Paralympian, terror prisoner, refugee among Trudeau cabinet hopefuls

The Liberals have elected an eclectic group of rookie MPs, if the résumés of some caucus members are any indication.

While there are plenty of former lawyers, businesspeople and some doctors, quite a few of the people being suggested for cabinet stand out in other ways.

Take Amarjeet Sohi, who worked as a bus driver for years before becoming an Edmonton city councillor in 2007.

The rookie MP for Edmonton-Mill Woods spent almost two years imprisoned on terrorism charges in India.

According to a profile in the Edmonton Journal, Sohi, a Sikh, returned to India in 1988 to study. At the time he was also involved in activism for land reform in an impoverished Indian state.

He was arrested by the police and charged with terrorism, beaten and imprisoned for 21 months – 18 of which were spent in solitary confinement. He was eventually released when a new government decided that the charges had no merit.

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Alberta Liberal Kent Hehr was a junior hockey player as a kid. As he took a ride home with his teammates one night when he was 21 years old, he was the victim of a drive-by shooting that rendered him a quadriplegic and left him in a wheelchair.

Hehr went back to school, got a law degree and was eventually recognized as Graduate of the Decade by the University of Calgary. After practising law, he moved into politics. He served as MLA for six years before deciding to run for federal office, and winning.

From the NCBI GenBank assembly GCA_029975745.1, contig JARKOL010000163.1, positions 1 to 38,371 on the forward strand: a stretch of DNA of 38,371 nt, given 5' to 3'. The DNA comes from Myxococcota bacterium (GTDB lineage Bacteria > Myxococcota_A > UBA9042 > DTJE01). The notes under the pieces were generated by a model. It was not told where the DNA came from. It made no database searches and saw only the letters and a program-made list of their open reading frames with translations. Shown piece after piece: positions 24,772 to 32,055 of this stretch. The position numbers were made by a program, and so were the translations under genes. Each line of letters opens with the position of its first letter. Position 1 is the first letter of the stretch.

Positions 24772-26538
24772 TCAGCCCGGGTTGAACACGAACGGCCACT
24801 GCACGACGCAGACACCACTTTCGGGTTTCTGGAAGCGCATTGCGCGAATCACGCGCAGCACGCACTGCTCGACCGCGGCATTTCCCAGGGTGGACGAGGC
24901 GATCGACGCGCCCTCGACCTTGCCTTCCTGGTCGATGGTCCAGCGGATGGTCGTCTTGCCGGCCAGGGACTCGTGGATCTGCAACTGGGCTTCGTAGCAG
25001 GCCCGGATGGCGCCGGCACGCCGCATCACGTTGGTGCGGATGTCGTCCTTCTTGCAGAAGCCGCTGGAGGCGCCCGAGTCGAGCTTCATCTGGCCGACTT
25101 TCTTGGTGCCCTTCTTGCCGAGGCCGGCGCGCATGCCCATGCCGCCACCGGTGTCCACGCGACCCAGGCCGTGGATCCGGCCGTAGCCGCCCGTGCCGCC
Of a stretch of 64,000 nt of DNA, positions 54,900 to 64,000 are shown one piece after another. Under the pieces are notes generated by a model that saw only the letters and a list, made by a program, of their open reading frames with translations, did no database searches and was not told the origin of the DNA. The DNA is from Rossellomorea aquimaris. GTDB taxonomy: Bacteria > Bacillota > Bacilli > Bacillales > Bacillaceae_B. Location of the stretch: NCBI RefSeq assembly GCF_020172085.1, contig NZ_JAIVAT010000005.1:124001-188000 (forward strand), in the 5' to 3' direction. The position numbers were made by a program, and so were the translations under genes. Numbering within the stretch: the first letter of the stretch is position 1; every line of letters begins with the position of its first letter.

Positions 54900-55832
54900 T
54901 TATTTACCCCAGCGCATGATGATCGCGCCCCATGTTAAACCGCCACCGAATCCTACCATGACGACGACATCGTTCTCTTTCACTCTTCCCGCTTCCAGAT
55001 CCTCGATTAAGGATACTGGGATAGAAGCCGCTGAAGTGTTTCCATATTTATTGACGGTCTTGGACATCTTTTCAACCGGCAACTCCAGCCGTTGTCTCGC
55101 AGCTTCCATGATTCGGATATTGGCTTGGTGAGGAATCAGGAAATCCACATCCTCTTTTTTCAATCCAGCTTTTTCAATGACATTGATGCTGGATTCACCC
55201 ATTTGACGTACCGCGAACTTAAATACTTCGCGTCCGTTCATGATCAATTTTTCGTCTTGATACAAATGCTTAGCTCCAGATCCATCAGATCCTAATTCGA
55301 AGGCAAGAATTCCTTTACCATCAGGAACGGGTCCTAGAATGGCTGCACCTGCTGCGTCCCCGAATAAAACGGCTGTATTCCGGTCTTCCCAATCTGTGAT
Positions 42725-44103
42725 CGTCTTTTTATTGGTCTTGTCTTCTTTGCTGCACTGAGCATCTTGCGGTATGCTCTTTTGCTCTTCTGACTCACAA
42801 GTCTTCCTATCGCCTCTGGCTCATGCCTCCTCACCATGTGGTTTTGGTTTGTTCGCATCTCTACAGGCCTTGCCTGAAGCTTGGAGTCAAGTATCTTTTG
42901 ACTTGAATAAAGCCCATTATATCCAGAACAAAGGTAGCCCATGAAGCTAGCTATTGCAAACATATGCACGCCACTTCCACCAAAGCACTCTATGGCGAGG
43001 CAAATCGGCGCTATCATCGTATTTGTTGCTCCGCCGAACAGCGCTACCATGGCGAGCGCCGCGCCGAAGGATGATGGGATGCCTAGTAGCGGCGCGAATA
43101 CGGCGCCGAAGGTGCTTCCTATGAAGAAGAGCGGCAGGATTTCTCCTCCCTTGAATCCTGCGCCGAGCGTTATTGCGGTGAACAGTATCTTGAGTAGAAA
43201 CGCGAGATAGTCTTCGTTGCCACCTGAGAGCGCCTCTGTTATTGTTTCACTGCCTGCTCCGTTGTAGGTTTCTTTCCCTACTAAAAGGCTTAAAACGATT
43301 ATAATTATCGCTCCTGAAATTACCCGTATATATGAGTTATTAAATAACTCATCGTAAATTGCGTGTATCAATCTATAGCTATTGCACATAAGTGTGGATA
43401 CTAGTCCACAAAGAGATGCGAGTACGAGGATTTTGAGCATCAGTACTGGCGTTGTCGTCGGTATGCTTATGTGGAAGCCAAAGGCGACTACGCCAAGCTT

Carla Qualtrough knows winning. The rookie MP from Delta, BC is a three-time Paralympic medal winner in swimming. Visually impaired since birth, Qualtrough is a former president of the Canadian Paralympic Committee and a human rights lawyer who chaired the B.C. Minister’s Council on Employment and Accessibility.

Maryam Monsef, from Peterborough-Kawartha, has already made history as Canada’s first Afghan-born MP. Monsef and her family fled the Taliban in Afghanistan, arriving in Canada as refugees in 1996. Since then, she has worked in many community groups and co-founded the Red Pashmina Campaign, which raises money for women and girls in Afghanistan.

Karen McCrimmon and Harjit Sajjan both made Canadian Forces history. McCrimmon, from Kanata-Carleton, was Canada’s first woman Air Navigator and first woman commander of a flying squadron. Sajjan, from Vancouver South, was the first Sikh commander of a Canadian army regiment.


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